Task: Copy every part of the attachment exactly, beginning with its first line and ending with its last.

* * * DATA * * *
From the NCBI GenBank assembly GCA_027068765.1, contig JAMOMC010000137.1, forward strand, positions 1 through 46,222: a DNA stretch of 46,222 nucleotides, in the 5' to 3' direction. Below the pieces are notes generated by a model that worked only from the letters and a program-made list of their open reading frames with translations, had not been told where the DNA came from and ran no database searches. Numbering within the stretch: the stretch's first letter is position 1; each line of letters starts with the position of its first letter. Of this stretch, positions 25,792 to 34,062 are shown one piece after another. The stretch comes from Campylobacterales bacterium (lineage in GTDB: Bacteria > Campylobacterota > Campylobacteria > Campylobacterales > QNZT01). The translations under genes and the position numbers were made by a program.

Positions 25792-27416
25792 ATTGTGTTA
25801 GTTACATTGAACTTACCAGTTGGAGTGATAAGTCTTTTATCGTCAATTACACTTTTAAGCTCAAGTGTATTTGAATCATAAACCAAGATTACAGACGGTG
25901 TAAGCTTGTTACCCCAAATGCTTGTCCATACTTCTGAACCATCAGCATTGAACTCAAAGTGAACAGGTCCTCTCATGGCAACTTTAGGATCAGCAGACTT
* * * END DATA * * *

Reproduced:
From the NCBI GenBank assembly GCA_027068765.1, contig JAMOMC010000137.1, forward strand, positions 1 through 46,222: a DNA stretch of 46,222 nucleotides, in the 5' to 3' direction. Below the pieces are notes generated by a model that worked only from the letters and a program-made list of their open reading frames with translations, had not been told where the DNA came from and ran no database searches. Numbering within the stretch: the stretch's first letter is position 1; each line of letters starts with the position of its first letter. Of this stretch, positions 25,792 to 34,062 are shown one piece after another. The stretch comes from Campylobacterales bacterium (lineage in GTDB: Bacteria > Campylobacterota > Campylobacteria > Campylobacterales > QNZT01). The translations under genes and the position numbers were made by a program.

Positions 25792-27416
25792 ATTGTGTTA
25801 GTTACATTGAACTTACCAGTTGGAGTGATAAGTCTTTTATCGTCAATTACACTTTTAAGCTCAAGTGTATTTGAATCATAAACCAAGATTACAGACGGTG
25901 TAAGCTTGTTACCCCAAATGCTTGTCCATACTTCTGAACCATCAGCATTGAACTCAAAGTGAACAGGTCCTCTCATGGCAACTTTAGGATCAGCAGACTT